Grabbing a bagel on your way to work might be as routine as brushing your teeth. Changing eating habits you’ve developed over the years — even unconsciously — can feel as tough as trying to move a mountain. Yes, learned behaviors are hard to undo, but if you take it step-by-step, it's certainly possible. Try these behavior-changing approaches, and focus on the ones that speak to you.
Heading off problems before they develop is the crux of this approach. “A” stands for antecedent, “B” stands for behavior and “C” stands for consequence. Most behaviors have an antecedent — or cause. And causes lead to consequences. By addressing antecedents first, you can prevent unwanted consequences. For example, you might decide not to buy ice cream, because keeping it in the freezer leads to the behavior of eating most or all of it in one sitting, which has the consequence of disrupting your weight program.
This is a way to change unhealthy eating habits by focusing your attention on something else when food cravings start. To use this approach, when you feel a craving coming on, remind yourself that it will last for 20 minutes at most. Then do something — call a friend, read a book, revisit your goals, take a walk — anything that will distract you until the feeling passes.
This approach to behavior change requires that you confront yourself mentally about the negative impact of your behavior. For example: If you're craving cookies, think about the unnecessary calories and fat you'll be consuming — and how tired and sluggish you'll feel afterward. Remind yourself that this isn't what you want to do with your life.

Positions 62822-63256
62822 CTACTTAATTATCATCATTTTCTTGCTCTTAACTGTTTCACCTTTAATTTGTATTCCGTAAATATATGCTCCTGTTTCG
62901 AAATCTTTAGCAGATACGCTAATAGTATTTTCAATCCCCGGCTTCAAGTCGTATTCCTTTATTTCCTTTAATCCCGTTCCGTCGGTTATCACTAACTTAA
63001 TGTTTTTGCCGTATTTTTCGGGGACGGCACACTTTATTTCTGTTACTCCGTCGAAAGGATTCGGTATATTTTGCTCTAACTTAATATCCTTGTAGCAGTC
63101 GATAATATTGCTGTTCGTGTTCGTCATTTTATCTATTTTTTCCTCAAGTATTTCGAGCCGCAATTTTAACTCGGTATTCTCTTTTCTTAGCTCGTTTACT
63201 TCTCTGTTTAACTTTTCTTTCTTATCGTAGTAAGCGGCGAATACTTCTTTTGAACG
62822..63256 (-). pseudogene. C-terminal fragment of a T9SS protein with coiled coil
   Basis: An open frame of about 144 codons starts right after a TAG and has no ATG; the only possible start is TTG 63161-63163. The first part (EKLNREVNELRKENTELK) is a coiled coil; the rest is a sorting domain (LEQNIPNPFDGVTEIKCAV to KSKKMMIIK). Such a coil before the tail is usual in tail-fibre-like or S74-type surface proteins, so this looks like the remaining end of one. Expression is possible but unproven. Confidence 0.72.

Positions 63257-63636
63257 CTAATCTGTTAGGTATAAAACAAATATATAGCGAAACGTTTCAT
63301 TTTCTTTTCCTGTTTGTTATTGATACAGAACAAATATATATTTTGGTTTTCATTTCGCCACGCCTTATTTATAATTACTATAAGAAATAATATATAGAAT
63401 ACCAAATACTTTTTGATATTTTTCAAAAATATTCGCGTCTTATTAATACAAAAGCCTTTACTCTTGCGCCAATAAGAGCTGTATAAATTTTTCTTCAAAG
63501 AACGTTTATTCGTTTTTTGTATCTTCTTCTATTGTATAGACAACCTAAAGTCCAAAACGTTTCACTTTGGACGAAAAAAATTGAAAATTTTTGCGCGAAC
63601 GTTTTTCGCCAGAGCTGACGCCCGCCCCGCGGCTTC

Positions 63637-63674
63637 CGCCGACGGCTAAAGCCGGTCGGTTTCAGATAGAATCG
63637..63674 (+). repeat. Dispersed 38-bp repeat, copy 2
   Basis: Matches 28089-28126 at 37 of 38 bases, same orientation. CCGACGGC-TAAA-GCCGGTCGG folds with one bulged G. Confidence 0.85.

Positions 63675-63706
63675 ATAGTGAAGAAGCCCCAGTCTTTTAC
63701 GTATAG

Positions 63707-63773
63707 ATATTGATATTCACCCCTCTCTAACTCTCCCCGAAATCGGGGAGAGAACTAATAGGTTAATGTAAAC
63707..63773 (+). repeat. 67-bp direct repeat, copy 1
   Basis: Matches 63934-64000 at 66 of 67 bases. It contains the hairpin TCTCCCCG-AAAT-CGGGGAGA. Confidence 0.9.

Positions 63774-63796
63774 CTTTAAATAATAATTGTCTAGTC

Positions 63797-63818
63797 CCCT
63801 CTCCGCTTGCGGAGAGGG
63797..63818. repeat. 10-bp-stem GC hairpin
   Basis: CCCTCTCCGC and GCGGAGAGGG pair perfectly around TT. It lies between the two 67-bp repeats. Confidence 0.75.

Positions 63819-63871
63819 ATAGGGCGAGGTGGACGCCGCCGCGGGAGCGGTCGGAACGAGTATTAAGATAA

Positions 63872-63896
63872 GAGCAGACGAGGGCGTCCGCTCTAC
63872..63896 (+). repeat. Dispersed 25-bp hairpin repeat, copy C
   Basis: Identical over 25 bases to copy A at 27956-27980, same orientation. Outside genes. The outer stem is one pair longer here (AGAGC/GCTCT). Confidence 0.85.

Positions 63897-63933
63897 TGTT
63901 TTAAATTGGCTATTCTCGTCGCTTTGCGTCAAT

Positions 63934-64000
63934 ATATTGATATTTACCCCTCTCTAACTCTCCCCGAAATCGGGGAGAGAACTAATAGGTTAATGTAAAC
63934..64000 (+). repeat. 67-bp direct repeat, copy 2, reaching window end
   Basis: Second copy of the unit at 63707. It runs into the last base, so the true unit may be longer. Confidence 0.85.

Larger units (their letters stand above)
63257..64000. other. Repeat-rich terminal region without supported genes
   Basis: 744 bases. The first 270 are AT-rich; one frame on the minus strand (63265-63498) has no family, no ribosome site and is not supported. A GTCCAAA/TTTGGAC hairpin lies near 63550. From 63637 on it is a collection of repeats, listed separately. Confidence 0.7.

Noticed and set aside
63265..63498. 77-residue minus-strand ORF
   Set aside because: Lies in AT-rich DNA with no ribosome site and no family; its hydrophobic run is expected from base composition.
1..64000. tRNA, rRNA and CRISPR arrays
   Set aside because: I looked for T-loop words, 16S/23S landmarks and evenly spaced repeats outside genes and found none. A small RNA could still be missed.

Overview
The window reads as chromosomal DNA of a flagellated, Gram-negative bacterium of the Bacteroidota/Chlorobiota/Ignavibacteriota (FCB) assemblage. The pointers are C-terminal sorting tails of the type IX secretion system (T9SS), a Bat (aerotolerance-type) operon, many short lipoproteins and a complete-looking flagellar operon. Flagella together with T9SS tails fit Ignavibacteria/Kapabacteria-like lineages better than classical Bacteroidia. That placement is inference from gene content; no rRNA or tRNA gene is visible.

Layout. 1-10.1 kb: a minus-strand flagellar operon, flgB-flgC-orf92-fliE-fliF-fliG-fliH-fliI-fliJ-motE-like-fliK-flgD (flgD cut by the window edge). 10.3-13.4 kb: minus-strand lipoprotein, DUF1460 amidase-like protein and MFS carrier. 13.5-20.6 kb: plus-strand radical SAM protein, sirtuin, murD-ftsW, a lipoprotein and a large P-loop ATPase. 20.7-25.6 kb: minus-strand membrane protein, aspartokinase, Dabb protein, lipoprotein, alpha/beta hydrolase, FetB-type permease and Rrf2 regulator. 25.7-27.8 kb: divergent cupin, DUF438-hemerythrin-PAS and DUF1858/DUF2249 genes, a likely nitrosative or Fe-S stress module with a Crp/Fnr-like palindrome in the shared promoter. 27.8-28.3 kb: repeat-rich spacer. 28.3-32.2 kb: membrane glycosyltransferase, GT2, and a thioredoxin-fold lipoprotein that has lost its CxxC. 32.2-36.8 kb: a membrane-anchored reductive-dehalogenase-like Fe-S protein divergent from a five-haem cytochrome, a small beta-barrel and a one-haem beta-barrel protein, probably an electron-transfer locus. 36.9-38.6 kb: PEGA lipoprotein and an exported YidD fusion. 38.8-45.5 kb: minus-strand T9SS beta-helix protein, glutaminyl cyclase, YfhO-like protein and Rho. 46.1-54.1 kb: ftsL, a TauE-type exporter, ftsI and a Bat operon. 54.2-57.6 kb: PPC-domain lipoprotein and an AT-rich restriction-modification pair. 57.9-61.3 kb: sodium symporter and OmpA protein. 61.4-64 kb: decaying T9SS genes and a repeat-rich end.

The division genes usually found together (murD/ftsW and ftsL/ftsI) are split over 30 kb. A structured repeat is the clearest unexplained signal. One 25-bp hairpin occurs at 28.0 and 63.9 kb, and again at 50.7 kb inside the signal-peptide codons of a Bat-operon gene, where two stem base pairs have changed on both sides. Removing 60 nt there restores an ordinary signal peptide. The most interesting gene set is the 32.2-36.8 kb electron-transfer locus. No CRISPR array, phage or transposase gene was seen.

Try changing your behavior gradually, one step at a time. Instead of eliminating evening snacks altogether, start with a rule of no snack one night a week. Increase that to two nights a week. Eventually you might be able to scale back to a snack one evening a week. As you succeed with step-by-step changes, you'll build confidence that will start fueling even more successes.
Big lifestyle changes take time, but keep at it. The mini successes you'll achieve along the way will be enough to keep you going, and the new habits that were challenging at first will start feeling more natural before you know it.